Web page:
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Home 2018-01-25T14:36:25+00:00

Who We Are

The Antiquities Coalition is leading the global campaign against cultural racketeering: the looting and trafficking of ancient art. This illicit industry is financing organized crime, armed conflict, and violent extremism around the world.  It is erasing our past—and threatening our future. The Antiquities Coalition partners with leaders from the public and private sectors, tackles plunder-for-profit head on. Through independent research and outside collaborations, we develop and implement innovative and practical solutions, empowering communities and even countries in crisis. Together, with your help, we can stop the traffic in blood antiquities, and save our shared history for future generations.

The Problem

Cultural racketeering — the looting and trafficking of art and antiquities — is funding crime, conflict, and violent extremism around the world. This illegal industry often goes hand in hand with cultural terrorism, the deliberate and systematic destruction of targeted groups and their heritage. Currently, Daesh (ISIS) is engaged in both cultural racketeering and terrorism in Iraq and Syria, converting the Cradle of Civilization’s patrimony into weapons and troops whose atrocities destroy human life, culture, and history.

But Daesh is not alone: By purchasing an Egyptian papyrus, a Cambodian statue, or a Mayan vase on Madison Avenue, collectors may be putting money into the pockets of mafia syndicates, armed insurgents, and terrorist networks.

This is a global problem–it requires global solutions.

What We’ve Lost

 In this last year, we have lost entire chapters of our shared history, and some of the Cradle of Civilization’s most iconic masterpieces and sites, to plunder and iconoclasm.

Umayyad Mosque
Aleppo, Syria

Mausoleum of Mohammad Bin Ali
Palmyra, Syria

International Recognition

Sameh Shoukry
“Egypt is working alongside regional and international partners such as the Antiquities Coalition to stem the flow of stolen antiquities.”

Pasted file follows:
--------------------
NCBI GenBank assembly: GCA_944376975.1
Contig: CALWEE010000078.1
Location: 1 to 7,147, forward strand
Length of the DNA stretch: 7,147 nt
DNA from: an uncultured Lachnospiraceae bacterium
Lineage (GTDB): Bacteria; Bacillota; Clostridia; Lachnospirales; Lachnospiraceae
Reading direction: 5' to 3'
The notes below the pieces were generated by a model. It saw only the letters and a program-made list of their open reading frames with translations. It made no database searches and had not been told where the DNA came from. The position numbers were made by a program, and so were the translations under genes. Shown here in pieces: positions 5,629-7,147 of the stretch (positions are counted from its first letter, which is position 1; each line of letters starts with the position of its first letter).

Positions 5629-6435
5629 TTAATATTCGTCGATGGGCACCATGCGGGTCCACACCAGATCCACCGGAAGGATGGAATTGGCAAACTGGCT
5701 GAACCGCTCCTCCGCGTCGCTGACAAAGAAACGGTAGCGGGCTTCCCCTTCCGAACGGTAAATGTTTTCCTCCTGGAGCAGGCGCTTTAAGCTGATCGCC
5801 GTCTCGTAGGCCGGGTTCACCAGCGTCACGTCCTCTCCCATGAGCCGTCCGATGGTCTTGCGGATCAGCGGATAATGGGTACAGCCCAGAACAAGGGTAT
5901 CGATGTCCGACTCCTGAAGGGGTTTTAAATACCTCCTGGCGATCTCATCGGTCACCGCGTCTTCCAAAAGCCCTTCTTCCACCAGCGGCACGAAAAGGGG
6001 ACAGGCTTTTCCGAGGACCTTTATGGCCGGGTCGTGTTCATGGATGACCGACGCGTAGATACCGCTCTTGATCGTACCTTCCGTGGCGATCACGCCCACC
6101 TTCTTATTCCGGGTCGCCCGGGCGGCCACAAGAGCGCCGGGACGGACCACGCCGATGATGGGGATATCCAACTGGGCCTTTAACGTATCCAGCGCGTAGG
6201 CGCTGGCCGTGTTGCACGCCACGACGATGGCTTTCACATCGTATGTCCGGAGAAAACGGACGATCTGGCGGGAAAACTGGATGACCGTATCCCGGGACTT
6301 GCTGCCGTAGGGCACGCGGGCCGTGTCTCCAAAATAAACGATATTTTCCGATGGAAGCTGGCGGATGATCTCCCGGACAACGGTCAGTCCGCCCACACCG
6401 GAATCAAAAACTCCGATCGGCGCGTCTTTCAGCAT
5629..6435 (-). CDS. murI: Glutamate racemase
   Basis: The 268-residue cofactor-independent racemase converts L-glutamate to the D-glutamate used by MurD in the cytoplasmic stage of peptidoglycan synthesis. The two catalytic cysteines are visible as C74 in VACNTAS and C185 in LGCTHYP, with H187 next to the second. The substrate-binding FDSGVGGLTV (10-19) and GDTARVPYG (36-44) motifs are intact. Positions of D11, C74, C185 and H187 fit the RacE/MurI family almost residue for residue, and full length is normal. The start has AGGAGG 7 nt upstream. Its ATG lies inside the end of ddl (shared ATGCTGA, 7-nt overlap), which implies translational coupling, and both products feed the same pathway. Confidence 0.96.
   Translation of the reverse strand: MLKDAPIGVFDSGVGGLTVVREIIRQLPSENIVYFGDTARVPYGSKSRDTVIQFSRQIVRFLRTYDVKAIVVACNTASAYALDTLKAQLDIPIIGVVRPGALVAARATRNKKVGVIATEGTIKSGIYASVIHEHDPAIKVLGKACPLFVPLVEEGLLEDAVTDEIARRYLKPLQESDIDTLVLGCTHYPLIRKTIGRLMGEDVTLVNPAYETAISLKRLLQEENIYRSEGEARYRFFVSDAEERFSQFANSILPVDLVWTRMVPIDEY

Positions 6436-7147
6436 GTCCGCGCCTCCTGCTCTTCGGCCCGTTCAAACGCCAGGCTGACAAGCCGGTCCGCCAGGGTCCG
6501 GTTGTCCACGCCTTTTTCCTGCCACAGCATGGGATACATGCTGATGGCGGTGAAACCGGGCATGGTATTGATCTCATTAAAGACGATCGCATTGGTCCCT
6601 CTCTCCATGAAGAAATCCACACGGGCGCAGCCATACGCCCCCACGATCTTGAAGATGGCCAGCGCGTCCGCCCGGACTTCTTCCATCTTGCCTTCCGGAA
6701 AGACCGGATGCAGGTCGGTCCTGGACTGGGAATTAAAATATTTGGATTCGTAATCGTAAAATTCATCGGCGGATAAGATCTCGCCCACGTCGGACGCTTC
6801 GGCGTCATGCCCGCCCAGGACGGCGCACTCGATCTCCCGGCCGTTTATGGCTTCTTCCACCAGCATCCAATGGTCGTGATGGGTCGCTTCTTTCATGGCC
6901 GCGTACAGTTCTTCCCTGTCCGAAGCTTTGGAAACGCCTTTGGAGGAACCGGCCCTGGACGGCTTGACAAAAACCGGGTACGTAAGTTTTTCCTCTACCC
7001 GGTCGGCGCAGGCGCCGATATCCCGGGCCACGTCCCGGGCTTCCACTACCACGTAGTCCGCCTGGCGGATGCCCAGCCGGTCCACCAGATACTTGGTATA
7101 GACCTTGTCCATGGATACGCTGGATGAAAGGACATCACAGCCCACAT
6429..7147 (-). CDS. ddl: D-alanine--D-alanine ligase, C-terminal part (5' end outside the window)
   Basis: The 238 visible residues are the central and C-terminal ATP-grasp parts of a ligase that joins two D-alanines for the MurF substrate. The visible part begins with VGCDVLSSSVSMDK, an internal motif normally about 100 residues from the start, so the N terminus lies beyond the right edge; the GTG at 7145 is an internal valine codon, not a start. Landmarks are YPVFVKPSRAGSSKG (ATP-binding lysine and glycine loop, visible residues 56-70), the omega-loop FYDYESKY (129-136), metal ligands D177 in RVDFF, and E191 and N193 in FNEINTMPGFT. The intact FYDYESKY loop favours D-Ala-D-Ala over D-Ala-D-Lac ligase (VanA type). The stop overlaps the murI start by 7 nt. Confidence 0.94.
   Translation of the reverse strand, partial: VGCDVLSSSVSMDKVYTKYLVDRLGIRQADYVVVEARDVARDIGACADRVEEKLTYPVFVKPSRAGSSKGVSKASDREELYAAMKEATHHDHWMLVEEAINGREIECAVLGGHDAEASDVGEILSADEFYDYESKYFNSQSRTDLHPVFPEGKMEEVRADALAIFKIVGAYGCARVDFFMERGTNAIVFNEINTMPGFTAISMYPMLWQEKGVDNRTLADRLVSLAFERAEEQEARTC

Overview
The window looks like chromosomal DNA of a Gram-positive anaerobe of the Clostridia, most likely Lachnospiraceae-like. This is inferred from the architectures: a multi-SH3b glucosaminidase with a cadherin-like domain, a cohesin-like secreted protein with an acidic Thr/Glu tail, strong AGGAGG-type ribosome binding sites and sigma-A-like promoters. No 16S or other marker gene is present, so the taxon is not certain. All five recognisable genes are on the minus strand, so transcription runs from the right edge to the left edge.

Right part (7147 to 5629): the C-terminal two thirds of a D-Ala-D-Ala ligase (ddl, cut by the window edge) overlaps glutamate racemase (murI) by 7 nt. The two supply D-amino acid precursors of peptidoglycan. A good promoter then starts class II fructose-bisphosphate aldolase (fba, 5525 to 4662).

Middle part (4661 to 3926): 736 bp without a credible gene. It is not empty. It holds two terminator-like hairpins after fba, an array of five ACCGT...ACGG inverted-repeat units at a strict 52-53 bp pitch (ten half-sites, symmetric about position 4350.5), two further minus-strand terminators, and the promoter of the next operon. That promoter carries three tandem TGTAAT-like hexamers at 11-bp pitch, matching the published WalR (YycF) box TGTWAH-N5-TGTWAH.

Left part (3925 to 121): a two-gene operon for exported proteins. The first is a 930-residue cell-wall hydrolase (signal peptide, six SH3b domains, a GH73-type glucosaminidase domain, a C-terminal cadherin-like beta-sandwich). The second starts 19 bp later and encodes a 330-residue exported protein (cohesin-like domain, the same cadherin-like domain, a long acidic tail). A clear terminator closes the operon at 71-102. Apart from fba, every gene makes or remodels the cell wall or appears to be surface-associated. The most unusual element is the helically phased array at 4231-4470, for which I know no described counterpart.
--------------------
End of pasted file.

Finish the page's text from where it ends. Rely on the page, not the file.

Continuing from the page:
Sameh Hassan Shoukry, Foreign Minister of Egypt
Irina Bokova, UNESCO Director General فيس بوك بالعربية
The Antiquities Coalition “provides a powerful example of what can be achieved through partnerships between governments and NGOs.”
Irina Bokova, UNESCO Director General
“The [Antiquities] Coalition, since its inception in March 2011, has shown great support and exerted utmost efforts to raise awareness and combat the looting and illegal trade of Egyptian antiquities and artifacts.”
Dr. Mohamed Ibrahim, former Minister of Antiquities
“The Antiquities Coalition, UNESCO, and other organizations have already sounded the alarm, and the U.S. should leverage their insights, networks, and activism to stem the flow of funds to ISIS from this trade.”
Juan Zarate, Foundation for Defense of Democracies

Latest From The Blog

  • Ma’arra Museum Syria

The Importance Of Cultural Heritage For Post Conflict Stabilization And Reconciliation

February 15th, 2018|0 Comments

Cultural heritage has a critical role in rebuilding and enhancing Syrian identity and helping to clear a path towards post conflict stabilization and reconciliation. Protecting and preserving Syria’s history and cultural heritage will safeguard its future.

The AC Digs Into: The Day After Project

February 8th, 2018|0 Comments

The Day After Project is an independent, Syrian-led civil society organization working to support a democratic transition in Syria. The Antiquities Coalition sat down with executive committee member Amr Al Azm to learn more about their work on protecting Syrian cultural heritage.

K-9 Artifact Finders Program: Training Dogs To Stop The Illicit Trade Of Antiquities

February 1st, 2018|0 Comments

The new and unprecedented K-9 Artifact Finders Program, run by researchers at Red Arch Cultural Heritage Law and Policy Research, in partnership with Penn Vet Working Dog Center, trains dogs to sniff out looted and illicitly traded artifacts.

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